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How to Save Water in an Older Home

Dixie Somers

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Owning an older home can be a wonderful way to enjoy some unique character that simply can’t be found in a newer home. At the same time, it’s rare to find an older home that can operate as efficiently as a newer home, specifically in the area of water conservation. Fortunately, though, while you might not be able to implement every last water-saving device, there are several great and easy ways to save water in your older home.

New Fixtures

If you have an older home, it’s likely that it’s equipped with older plumbing fixtures, as well. Unfortunately, these older fixtures do very little to conserve water. In order to save water, then, you can replace these fixtures, whether it’s a shower head, bathroom faucet, or kitchen faucet, with low-flow models to start seeing savings right away. Just be sure your home’s plumbing can adapt to these newer fixtures, as many have special water pressure requirements that your home may not be equipped for.

Find Leaks

The materials in pipes of any kind inevitably break down over time due to the different substances found in water. Over time, this can lead to leaky pipes, which can waste a lot of water. If your water bill is higher than expected, or if you have a visible leak somewhere, it’s important to call a plumber to complete these plumbing repairs as soon as possible to ensure the water doesn’t cause any damage and you don’t waste any money.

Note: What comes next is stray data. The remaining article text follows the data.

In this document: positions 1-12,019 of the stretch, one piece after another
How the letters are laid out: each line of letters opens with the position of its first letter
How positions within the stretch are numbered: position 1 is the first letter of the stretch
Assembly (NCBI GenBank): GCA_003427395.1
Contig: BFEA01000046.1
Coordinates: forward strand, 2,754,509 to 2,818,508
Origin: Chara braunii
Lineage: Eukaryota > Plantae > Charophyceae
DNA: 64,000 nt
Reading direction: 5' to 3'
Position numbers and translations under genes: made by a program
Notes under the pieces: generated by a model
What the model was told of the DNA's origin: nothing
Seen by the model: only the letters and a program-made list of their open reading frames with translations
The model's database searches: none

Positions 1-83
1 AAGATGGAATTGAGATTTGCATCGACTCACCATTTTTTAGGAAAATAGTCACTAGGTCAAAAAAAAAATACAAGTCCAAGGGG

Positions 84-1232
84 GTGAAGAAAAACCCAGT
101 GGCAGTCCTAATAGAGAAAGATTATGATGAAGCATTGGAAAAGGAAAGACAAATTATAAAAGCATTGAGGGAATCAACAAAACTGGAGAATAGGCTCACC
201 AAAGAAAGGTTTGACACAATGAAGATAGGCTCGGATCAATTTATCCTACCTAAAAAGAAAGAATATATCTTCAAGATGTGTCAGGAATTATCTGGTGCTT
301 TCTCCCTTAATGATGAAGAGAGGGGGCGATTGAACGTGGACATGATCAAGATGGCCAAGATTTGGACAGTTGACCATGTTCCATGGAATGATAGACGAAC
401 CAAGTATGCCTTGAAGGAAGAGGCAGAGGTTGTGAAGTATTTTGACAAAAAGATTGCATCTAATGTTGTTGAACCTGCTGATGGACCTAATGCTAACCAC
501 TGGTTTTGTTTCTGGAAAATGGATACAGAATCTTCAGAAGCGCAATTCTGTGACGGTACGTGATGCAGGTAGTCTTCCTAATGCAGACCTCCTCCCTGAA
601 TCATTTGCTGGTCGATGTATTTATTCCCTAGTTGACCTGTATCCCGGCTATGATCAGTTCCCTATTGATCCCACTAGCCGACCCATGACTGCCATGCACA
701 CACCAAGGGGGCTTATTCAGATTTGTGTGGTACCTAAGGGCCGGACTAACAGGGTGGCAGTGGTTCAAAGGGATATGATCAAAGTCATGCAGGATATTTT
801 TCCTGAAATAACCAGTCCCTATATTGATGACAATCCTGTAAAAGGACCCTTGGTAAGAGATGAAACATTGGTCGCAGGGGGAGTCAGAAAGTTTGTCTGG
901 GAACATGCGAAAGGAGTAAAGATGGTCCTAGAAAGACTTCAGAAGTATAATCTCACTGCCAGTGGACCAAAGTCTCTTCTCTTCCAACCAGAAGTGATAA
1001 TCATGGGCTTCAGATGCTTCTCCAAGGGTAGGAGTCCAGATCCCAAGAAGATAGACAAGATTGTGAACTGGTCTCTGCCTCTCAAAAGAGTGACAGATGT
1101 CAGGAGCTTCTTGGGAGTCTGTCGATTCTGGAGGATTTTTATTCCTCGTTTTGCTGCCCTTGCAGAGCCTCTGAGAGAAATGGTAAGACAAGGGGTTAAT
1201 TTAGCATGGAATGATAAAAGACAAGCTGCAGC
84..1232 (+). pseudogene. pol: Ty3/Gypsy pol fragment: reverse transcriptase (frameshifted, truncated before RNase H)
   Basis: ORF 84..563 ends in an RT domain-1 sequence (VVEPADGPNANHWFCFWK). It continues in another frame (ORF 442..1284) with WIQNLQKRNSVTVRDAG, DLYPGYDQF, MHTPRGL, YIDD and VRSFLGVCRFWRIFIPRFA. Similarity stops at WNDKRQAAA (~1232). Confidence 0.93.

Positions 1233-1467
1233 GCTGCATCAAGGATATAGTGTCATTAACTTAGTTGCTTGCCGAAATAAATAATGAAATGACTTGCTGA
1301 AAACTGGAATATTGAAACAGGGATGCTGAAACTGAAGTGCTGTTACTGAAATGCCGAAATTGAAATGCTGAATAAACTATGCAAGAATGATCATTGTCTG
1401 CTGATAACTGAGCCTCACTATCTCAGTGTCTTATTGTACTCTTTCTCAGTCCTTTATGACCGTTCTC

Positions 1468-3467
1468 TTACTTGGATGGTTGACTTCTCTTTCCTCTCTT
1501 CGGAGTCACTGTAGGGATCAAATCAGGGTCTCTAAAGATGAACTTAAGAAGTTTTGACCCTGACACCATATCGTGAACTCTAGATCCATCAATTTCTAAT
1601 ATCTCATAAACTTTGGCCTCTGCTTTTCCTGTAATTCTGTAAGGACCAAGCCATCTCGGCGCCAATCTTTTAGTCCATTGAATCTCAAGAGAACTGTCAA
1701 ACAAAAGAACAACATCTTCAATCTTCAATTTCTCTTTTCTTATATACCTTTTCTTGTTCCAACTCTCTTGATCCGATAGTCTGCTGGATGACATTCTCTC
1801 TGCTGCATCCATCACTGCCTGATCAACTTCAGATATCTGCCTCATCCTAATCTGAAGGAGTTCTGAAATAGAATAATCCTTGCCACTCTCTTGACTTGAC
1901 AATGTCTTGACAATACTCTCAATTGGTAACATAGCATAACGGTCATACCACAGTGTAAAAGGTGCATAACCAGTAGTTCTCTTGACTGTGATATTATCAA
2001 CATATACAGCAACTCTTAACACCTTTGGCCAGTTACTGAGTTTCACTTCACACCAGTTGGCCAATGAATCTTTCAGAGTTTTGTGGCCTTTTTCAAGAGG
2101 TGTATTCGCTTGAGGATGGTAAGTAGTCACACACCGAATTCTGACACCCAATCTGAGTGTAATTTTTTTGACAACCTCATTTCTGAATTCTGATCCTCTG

Collect Rainwater

If local ordinances allow, collecting rainwater can be a great way to reduce your water bill. Especially if you can’t install a water-saving irrigation system due to the older construction, collecting rainwater allows you to keep your landscaping well-watered without having to depend on the city water supply. Plus, diverting rainwater in this way helps prevent erosion on your property since the water is being prevented from continuing on to the sewer.

Install a New Toilet

In addition to new plumbing fixtures, a new toilet can be a great water-saving investment for your older home. If your toilet has been around since before 1994, it’s using almost two gallons more per flush than a modern toilet. If you consider how many times a day you use the bathroom, that can add up quickly. Installing a new toilet is a fairly easy and quick process that will more than pay for itself over time.

Be Water Smart

Whether your home is old or new, you can save water using other methods, as well. Turning off the water while brushing your teeth, taking shorter showers, and watering your lawn in the morning or evening to prevent evaporation are all great ways to save water. Ultimately, it’s important to treat water as a precious resource that is worth working to save. With a few easy fixes, it’s an effort that is totally accessible


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